Taking it in a slightly more advanced direction, let's make a 4 quadrant Battleship grid. And let's require kids to write equations in slope-intercept form, graph them, and develop a strategy for this process. (Putting equations in point-slope would be a great substitute if you want one.)

Here's how it works:

Materials (for each team of two students):

1 paper Battleship board (or graph paper with axes drawn and labeled)

1 Record sheet (or notebook paper)

2 different colored pencils or markers

1 ruler

Procedure:

1. Place students in pairs and distribute materials. Depending on the level of your students and their experience with slope-intercept form, you might consider doing one round as a whole class activity, as a "beat the teacher" sort of thing before you pair off.

2. Students take turns placing their ships. Ensure that the dots are placed on integer ordered pairs.

3. Students take turns writing and graphing equations that hit their opponents ships. They should record the equation they choose and the point or points the line hits on the ships.

4. Encourage students to look for lines that will result in more than one hit at a time. These spice up the game.

5. The first player to hit all nine coordinates occupied by his opponent's ships wins. Prizes are always welcome!

6. I'm photocopying the board double sided so that my students can do a rematch and refine their strategies. The graded portion of this activity include reflection on strategy.

7. Complete reflection activity independently (as HW, perhaps).

Here are some photos of my sample. I'll share this with my class so they can see what I'm looking for.

Game Board filled in |

Record sheet- I won't plan to grade this, but it keeps kids accountable and will help if they have a question or dispute to bring to me |

Hi Miss B

ReplyDeleteDon't seem to find link. I would love to try this!

Can I get a copy? Thanks!

Thanks for calling the missing file to my attention. It should be working now. :)

ReplyDeleteThe pdf for your battleship game is not working. Is there another link? I would love to try this with my 8th graders next week. Thanks!

ReplyDeleteCindy, it's working on my end. If you leave me an e-mail address, I'll send it to you directly. Thanks for stopping by!

DeleteAlso, you can try to download it using the down arrow in the bottom right corner of the box.com window. Thanks!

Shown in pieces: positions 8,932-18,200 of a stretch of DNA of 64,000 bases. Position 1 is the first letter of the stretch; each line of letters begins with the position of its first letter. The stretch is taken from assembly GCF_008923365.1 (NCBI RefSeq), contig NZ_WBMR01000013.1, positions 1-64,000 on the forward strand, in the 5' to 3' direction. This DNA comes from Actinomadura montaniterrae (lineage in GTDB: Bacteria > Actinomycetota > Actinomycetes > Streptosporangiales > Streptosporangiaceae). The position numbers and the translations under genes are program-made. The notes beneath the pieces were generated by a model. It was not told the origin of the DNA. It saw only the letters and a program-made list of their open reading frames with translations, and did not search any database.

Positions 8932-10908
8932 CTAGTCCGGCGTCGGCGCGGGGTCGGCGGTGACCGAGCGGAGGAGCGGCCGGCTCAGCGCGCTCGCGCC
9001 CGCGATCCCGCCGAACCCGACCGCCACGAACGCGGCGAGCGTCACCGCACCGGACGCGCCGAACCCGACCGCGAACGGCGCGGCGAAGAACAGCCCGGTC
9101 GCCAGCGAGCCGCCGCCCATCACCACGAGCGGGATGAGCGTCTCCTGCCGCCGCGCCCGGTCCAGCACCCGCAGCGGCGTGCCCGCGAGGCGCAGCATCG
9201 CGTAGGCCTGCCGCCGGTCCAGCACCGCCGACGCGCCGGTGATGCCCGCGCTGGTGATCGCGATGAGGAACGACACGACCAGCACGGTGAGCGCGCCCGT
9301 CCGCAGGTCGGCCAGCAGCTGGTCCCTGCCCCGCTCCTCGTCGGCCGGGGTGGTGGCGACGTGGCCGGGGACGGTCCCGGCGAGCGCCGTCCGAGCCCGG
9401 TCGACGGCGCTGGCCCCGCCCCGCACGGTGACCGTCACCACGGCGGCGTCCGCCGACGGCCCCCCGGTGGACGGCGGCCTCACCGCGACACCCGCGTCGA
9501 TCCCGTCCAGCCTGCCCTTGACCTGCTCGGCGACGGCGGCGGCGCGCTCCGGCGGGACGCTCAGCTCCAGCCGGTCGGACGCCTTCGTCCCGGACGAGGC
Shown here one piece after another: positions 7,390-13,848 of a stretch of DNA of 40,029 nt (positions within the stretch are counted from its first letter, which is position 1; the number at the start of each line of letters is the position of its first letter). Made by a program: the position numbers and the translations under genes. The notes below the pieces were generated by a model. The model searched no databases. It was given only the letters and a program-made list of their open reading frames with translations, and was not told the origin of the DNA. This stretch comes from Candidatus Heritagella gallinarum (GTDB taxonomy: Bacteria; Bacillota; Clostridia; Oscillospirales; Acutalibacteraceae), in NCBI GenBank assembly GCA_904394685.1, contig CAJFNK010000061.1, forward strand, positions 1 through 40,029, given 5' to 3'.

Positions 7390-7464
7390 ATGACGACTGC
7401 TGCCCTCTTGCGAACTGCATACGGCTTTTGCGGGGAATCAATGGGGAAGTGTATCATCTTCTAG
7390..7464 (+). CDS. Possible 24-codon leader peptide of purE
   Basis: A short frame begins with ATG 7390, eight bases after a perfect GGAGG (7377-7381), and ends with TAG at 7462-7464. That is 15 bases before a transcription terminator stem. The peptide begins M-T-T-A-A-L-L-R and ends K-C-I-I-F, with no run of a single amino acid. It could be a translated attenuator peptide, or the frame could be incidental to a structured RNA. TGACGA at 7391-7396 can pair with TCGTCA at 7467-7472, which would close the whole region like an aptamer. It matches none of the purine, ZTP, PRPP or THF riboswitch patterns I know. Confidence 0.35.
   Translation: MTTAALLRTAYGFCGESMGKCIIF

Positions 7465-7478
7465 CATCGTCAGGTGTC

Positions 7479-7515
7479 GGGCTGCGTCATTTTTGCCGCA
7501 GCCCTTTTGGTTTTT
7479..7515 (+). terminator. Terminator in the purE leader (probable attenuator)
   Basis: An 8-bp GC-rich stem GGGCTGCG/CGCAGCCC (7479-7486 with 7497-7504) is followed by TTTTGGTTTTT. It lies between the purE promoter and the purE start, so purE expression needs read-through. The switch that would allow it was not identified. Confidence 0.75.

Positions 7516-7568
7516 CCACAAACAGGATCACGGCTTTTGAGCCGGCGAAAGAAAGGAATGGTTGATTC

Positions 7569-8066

DeleteThanks Kathryn. My email is townsendc@umatillasd.org

DeleteLove this idea. I'm thinking about having it as a tournament using groups...

DeletePlease let me know how it works for your students!

DeleteCould You send it to my email as well? Please and thank you!

Deletedj1whitehead@gmail.com

Came across this for my students and it would be a great review for them. They love games like this to help them learn! Any chance you can send me the blank file so that I can print it off? My email is sarahleeanne3@gmail.com. Thank you so much!! :)

ReplyDeletehi miss kathryn.. I think students will enjoy playing this game. i just wanna ask if is it required of them to know how to solve equations given the two points? i'm looking forward for your answers :) thank you and Godbless:)

ReplyDeleteHello Kathryn - Can you send the link to e.carroll@dover.k12.nh.us ? I can't get the PDF download to work. This would be a great review activity for my class.

ReplyDeleteSincerely,

Emily Carroll

Do you mind sending to me, please? I've been doing slope intercept form with my 8th graders and they look like zombies, I'm hoping this will shake them up and get them to learn something! Lol... christine.rosas-guyon@doralacademynv.org

ReplyDeleteHi! I will be student teaching in the Fall and came across this wonderful slope activity that I would love to incorporate in my classroom. Would you be able to send me the link as well with the blank PDF that I could use?

ReplyDeleteHi, This looks great! Is there any chance you would mind sending this activity to my email - lucinda.loane@rhs.vic.edu.au?

ReplyDelete